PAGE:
Case of DH and Others v. The Czech Republic, App. No. 57325/00, (Grand Chamber final judgment) (13 November 2007)
In this case, applicants challenged the disproportionate classification of Roma school children in the Czech Republic as having special education needs. They also challenged their segregation into schools for children with “Light Mental Disabilities”.
The applicants were Czech children of Roma descent, between nine and 15 years old, who had been placed in "special schools" for children with mental disabilities between 1996 and 1999. Their situation was not unique. In 1999, the probability of a Roma child of being assigned to a “special school” was more than 27 times higher than for a non-Roma child.
The applicants argued before the ECtHR that segregation based on race or ethnic origin consisted a violation of the right to education, recognized in Article 14 of the ECHR (prohibition of discrimination), read in connection with Article 2 of Protocol 1 (right to education).
The Grand Chamber held that there had been indirect discrimination against the applicants in the context of education.
Recognizing the Roma as a vulnerable minority requiring special protection, the Court held that it was not “satisfied that the difference in treatment between Roma children and non-Roma children was objectively and reasonably justified and that there existed a reasonable relationship of proportionality between the means used and the aim pursued”. In addressing the issue of parental consent, the Court underscored that the right not to be subjected to racial discrimination cannot be waived.
This landmark ruling was the first to challenge structural racial segregation in education at the ECtHR. The decision, demonstrating a substantive conception of equality, contributes notably to the rich jurisprudence on discrimination in education. For the first time the Court explicitly applied the principle of indirect discrimination, clarifying its position on the use of statistics and the impact on burden of proof, modeling a strategy for segregated minorities to challenge other forms of indirect discrimination in other contexts.
The collective rather than individual approach of the case is particularly important in the broader context of ongoing discrimination against Roma across Europe. Given that many Roma continue to live in conditions of severe poverty and confront serious barriers to fundamental rights enjoyment, access to education is vital.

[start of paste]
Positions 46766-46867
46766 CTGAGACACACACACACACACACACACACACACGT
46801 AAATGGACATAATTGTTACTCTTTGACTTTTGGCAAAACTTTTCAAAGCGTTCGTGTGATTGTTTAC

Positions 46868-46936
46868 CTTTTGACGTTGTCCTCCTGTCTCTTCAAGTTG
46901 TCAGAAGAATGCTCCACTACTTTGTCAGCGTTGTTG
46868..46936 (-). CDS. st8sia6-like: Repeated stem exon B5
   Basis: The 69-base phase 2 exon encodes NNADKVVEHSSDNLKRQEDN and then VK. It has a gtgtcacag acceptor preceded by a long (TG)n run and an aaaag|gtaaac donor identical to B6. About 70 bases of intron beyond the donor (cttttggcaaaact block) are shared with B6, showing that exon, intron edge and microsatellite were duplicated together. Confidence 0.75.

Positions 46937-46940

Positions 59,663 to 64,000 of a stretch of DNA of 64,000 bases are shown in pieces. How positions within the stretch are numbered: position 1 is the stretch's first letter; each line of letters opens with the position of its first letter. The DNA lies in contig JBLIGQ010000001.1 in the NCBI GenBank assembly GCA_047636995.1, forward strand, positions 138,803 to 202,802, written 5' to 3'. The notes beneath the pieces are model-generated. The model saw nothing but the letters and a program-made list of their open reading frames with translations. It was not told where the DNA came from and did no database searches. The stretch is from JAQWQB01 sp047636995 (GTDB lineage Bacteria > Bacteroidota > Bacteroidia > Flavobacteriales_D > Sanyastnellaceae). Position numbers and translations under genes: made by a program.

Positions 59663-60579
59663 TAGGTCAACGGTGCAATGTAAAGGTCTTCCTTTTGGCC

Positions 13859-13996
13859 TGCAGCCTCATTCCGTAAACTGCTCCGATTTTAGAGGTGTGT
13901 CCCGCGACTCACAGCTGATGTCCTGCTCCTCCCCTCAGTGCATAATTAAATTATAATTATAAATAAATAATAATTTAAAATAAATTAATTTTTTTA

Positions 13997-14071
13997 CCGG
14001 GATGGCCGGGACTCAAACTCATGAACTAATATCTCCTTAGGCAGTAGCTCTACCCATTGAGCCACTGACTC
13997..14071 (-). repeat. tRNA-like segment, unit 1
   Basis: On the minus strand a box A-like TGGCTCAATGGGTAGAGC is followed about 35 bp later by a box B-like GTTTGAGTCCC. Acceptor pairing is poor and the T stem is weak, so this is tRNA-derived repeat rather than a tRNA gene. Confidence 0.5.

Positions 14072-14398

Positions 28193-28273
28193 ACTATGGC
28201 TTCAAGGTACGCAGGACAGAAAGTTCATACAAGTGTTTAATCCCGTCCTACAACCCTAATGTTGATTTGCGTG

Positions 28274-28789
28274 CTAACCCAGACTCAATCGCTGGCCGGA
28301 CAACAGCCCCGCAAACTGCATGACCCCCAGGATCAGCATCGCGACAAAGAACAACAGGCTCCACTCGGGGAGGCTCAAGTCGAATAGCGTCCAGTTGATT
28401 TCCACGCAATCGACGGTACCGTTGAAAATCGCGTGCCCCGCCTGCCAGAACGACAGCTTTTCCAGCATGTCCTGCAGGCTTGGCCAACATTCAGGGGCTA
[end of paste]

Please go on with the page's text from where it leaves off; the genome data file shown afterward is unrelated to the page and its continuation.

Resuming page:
The sustained, bottom-up, participatory model of implementation continues to inspire parents and allies to challenge the very prevalent discrimination in the educational systems of the Czech Republic and in many countries across Europe.
Over the years, national and international NGOs launched various initiatives to push for implementation, including reporting to the Council of Europe Committee of Ministers, advocacy before UN treaty bodies, publications and national level events.
In 2013, it became obvious that the issue would not be addressed if those most affected by it – Roma families – were not at the forefront of pushing for change. Since the launch of the first enrollment campaign in 2014, community organizers have helped Roma families enroll nearly 200 children in mainstream, good quality education, in turn diverting financial resources away from schools that offer very poor educational outcomes. The campaign consists of an organized enrollment process backed up by the threat of litigation, to strengthen parents’ positions vis-a-vis schools and municipalities. The parents prepare themselves through community organizing training, legal education about their rights, and tactics to resist pressure by teachers to enroll in substandard schools. Monitors (usually Roma parents themselves) collect evidence during enrollment to support any necessary litigation.
Continued advocacy and organizing remains vital. The parents’ group is engaged in legal advocacy with the European Commission in connection with infringement proceedings against the Czech Republic regarding continuing education discrimination. They are in the process of registering the first Roma parents association in Europe, and plan to expand their activities by supporting Roma parents in other parts of the Czech Republic to promote inclusive education for all children.